Carallyn Dowes, Phoenix Greig and Ethan Stere release Chum fry into a Meares Island stream as part of a massive enhancement effort to bring the species back from extinction. (Doug Palfrey photo)

Carallyn Dowes, Phoenix Greig and Ethan Stere release Chum fry into a Meares Island stream as part of a massive enhancement effort to bring the species back from extinction. (Doug Palfrey photo)

Tofino Hatchery releases over 40,000 Chum salmon

Chum salmon have a friend in the Tofino Hatchery.

Chum salmon have a friend in the Tofino Hatchery.

The hatchery recently released over 40,000 Chum fry into four streams on Meares Island in an effort to bring the species back from extinction.

The hatchery traditionally focuses its efforts on Coho and Chinook, but with local chum returns dropping to single digits, the Tofino Salmon Enhancement Society set out to revitalize the species armed with funding from Creative Salmon and the Department of Fisheries and Oceans Canada.

“Each of these systems, whether they be large or small, have their own personality, they each have their own carrying capacity,” hatchery manager Doug Palfrey told the Westerly News. “We’ve been monitoring these streams on Meares Island for quite a number of years and every year you see less and less. You’re continually hoping you’re going to see a slight increase, but that is just not the case here.”

The Chum enhancement plan was launched in October with the hatchery collecting about 45,000 eggs at Tranquil Creek and taking them to the hatchery to be fertilized and incubated. When they hatched and were ready to be fed, the baby salmon were placed into troughs until they reached about two grams.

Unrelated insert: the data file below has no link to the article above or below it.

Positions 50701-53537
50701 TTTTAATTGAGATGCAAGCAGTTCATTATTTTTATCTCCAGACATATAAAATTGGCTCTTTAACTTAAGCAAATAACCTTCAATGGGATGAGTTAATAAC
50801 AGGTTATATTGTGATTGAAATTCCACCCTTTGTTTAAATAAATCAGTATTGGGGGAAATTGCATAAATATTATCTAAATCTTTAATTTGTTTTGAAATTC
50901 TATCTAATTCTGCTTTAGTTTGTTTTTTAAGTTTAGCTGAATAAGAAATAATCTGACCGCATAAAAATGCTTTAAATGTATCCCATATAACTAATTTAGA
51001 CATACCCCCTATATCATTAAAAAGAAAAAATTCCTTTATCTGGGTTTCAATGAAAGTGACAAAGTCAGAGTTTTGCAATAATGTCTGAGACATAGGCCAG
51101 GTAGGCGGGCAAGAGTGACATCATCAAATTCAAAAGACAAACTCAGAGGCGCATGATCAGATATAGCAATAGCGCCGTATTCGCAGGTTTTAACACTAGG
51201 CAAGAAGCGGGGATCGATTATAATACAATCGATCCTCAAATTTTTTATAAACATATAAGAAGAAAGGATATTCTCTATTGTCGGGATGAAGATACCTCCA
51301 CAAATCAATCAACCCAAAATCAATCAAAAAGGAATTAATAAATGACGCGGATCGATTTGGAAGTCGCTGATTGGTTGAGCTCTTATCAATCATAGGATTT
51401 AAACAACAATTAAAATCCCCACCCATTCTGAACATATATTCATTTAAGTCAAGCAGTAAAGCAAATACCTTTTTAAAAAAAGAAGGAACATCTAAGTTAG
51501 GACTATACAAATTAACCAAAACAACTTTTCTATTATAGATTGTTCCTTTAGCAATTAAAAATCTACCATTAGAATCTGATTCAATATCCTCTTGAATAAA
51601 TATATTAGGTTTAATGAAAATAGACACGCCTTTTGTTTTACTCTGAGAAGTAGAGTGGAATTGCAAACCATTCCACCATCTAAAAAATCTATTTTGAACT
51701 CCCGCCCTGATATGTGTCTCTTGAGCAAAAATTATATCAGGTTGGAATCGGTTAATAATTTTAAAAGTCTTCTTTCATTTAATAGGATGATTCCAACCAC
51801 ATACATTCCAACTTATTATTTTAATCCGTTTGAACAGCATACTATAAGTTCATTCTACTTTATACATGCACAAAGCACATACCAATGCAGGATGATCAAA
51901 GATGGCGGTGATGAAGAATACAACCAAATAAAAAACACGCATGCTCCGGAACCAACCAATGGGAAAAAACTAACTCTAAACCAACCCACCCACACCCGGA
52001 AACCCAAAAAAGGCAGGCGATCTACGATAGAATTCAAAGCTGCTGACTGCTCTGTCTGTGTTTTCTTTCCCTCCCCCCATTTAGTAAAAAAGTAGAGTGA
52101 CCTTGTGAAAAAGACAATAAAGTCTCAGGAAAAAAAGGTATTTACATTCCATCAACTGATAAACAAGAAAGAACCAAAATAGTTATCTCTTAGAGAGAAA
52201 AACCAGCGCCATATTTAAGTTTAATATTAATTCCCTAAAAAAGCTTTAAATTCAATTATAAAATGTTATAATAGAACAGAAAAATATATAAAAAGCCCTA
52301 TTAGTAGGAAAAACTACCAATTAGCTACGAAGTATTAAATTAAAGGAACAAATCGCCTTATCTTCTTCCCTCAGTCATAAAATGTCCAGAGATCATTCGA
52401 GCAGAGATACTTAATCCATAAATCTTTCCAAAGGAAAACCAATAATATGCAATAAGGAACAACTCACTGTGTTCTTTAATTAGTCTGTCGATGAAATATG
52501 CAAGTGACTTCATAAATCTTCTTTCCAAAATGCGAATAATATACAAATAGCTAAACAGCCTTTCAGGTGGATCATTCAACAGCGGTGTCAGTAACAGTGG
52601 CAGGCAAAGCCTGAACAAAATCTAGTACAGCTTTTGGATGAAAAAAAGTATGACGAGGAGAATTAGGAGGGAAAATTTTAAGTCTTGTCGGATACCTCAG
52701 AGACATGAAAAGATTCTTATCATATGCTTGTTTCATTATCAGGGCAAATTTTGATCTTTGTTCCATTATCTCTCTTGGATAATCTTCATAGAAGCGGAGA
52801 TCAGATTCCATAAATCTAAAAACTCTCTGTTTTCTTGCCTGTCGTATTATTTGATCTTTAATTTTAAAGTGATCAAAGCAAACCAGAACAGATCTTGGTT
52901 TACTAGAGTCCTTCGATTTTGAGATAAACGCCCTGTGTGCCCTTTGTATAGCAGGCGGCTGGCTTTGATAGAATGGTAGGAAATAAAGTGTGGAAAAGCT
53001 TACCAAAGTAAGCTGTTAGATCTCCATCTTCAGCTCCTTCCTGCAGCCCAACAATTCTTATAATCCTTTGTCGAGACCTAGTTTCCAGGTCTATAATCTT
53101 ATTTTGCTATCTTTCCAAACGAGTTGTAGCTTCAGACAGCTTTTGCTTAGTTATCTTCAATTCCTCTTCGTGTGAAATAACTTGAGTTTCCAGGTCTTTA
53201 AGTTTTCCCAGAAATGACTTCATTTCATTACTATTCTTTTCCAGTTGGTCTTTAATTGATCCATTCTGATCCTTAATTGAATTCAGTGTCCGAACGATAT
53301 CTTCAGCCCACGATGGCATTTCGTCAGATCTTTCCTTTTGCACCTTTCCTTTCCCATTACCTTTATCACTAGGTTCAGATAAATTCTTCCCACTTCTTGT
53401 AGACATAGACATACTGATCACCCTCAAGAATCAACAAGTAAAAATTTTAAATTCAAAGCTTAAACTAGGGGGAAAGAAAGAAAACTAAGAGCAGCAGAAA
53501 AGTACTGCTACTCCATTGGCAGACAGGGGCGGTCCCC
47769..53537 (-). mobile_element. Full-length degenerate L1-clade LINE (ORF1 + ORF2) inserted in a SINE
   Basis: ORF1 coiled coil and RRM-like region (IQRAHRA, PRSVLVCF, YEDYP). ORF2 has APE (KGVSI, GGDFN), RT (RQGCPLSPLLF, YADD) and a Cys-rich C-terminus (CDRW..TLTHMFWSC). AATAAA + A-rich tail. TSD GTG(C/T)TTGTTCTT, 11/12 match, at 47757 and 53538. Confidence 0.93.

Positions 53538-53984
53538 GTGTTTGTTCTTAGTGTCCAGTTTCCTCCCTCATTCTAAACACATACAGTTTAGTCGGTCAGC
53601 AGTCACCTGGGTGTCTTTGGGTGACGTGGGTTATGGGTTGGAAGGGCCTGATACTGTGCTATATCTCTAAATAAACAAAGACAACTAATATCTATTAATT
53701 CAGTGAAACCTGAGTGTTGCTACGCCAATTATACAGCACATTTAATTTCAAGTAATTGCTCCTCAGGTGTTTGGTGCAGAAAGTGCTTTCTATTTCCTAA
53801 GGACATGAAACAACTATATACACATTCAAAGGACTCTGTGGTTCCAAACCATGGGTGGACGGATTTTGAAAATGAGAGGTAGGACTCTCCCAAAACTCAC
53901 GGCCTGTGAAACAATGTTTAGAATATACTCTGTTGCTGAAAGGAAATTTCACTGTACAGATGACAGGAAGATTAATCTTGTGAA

“At that point, they were taken back in two boat trips to these extinct streams on Meares Island,” Palfrey said. “We’re hoping for about a 1 per cent return to those systems…That’s just nature. A lot of eggs are laid and a lot of mortalities take place in the systems. Well over 100 predators are going to be after these fish.”

He said it will take three to four years to determine whether the project was successful and added that while returns are diminishing, hope is not following suit.

“We’re still moving forward and we’re still managing to see returns from our enhancement efforts, but you never know until you start seeing the adults returning in the fall,” he said.

One key reason for Palfrey’s optimism is the enthusiasm shown by two young hatchery volunteers Ethan Stere and Phoenix Greig who he said have proven their passion towards local salmon stocks for the past three years and took the lead on the chum enhancement project.

“This is their project…They did all the egg takes, they did all the fertilizing, they did all the dead egg picks, they did all the anaesthetizing every 10 days of those stocks and they adjusted the feed rates,” Palfrey said. “It’s fantastic to see this enthusiasm and the commitment really, it’s not just something they did for one or two days, they bought into the whole program. They did everything right from the start to the finish.”

The chum release wrapped up the hatchery’s season and Palfrey said the next few months will be spent maintaining equipment before the team heads back to the rivers in the fall.



andrew.bailey@westerlynews.ca

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